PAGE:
Goldman Sachs disclosed in a Nov. 2 quarterly filing this month that it has received subpoenas and requests for documents and information from various governmental and regulatory bodies and self-regulatory organizations as part of investigations and reviews relating to financing transactions and other matters involving 1MDB, Malaysian government’s sovereign wealth fund. “Subsidiaries of the firm acted as arrangers or purchasers of approximately $6.5 billion of debt securities of 1MDB,” the company said. The announcement was first discovered by FCPA Tracker.
On Nov. 1, the U.S. Department of Justice unsealed a criminal information and guilty plea by Tim Leissner, a former participating managing director of the firm, and an indictment against Ng Chong Hwa, a former managing director of the firm, and Malaysian financier Low Taek Jho. Leissner pleaded guilty to a two-count criminal information charging him with conspiring to launder money and conspiring to violate the U.S. Foreign Corrupt Practices Act’s anti-bribery and internal accounting controls provisions.
Low and Ng were charged in a three-count indictment with conspiring to launder money and conspiring to violate the FCPA’s anti-bribery provisions. Ng was also charged in this indictment with conspiring to violate the FCPA’s internal accounting controls provisions. The charging documents state, among other things, that Leissner and Ng participated in a conspiracy to misappropriate proceeds of the 1MDB offerings for themselves and to pay bribes to various government officials to obtain and retain 1MDB business for the firm.
The plea and charging documents state that Leissner and Ng “knowingly and willfully” circumvented the firm’s system of internal FCPA and accounting controls, in part by repeatedly lying to control personnel and internal committees that reviewed these offerings.
At Goldman, such controls were overseen and enforced by its compliance function and legal department. “These groups worked in conjunction with, and as part of, various committees in reviewing transactions, including the three lMDB bond deals, for approval,” court documents state.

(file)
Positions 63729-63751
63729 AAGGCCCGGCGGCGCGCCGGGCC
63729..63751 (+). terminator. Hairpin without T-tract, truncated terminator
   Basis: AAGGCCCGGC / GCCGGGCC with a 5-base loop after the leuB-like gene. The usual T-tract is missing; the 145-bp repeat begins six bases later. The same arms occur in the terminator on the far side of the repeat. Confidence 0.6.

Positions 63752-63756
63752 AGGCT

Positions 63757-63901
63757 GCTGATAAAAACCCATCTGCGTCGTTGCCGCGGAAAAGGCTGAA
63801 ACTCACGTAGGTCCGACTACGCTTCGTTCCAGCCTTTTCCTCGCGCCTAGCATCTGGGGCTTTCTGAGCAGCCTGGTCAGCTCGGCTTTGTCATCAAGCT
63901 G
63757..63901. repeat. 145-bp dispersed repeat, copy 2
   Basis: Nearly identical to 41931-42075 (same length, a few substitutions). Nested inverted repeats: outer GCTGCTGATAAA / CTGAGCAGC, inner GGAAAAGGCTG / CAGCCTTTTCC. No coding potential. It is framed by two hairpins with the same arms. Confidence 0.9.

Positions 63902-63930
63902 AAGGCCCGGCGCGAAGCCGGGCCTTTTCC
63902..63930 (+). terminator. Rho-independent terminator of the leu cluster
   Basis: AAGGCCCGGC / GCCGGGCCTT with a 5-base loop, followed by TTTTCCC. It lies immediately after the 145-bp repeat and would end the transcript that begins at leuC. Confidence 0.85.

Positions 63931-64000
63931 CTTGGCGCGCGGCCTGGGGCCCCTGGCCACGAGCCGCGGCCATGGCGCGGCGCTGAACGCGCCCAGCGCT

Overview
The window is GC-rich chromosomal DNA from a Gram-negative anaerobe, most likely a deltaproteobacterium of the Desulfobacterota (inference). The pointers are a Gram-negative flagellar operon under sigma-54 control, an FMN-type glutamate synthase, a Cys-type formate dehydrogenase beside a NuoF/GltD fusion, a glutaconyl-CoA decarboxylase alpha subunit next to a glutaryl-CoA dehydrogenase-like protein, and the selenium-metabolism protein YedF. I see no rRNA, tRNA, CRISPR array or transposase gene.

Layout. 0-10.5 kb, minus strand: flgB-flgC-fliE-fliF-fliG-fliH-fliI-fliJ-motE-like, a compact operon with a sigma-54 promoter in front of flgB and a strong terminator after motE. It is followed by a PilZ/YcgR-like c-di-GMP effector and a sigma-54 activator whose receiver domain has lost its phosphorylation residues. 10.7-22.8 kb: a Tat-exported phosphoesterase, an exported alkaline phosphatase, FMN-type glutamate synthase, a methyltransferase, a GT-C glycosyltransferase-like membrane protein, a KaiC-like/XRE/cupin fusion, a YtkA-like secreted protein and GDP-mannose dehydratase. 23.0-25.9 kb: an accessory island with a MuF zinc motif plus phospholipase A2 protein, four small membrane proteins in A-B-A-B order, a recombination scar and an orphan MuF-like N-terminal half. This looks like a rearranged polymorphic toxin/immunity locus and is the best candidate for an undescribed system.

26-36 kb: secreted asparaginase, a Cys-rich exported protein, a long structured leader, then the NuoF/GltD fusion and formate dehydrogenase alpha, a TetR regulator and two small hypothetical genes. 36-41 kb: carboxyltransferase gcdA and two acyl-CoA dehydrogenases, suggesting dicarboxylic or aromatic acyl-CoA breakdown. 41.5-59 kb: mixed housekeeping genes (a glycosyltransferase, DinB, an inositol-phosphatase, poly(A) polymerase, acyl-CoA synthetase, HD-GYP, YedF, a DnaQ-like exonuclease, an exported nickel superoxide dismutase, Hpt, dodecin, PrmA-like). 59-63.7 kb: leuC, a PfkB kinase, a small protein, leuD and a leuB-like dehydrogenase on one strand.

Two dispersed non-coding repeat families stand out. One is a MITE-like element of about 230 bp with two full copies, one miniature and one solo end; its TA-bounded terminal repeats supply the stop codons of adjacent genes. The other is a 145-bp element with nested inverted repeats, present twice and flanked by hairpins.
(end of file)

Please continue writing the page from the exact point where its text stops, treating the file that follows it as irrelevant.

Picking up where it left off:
Court documents further state that this conduct by Leissner continued, even after the compliance and legal group “refused to approve the business relationship with co-conspirator #1 based, in part, on concerns that they had about the source of co-conspirator #1’s wealth.”
Ng and Low indictments
The indictment of Ng and Low alleges that the firm’s system of internal accounting controls could be easily circumvented and that the firm’s business culture, particularly in Southeast Asia, at times prioritized consummation of deals ahead of the proper operation of its compliance functions.
In addition, an unnamed participating managing director of the firm is alleged to have been aware of the bribery scheme and to have agreed not to disclose this information to the firm’s compliance and control personnel. That employee, who was identified as a co-conspirator, has been put on leave.
Goldman Sachs said it is “cooperating with the DOJ and all other governmental and regulatory investigations relating to 1MDB.”
The Financial Times reported that Mark Filip, former deputy attorney general, is on Goldman’s legal team. Filip, who penned the “Filip Memo,” is a partner at law firm Kirkland & Ellis, where he leads the firm’s government enforcement defense and internal investigations group. According to FT, Goldman will meet later this month in Washington with Department officials to argue against criminal charges in relation to the 1MDB affair.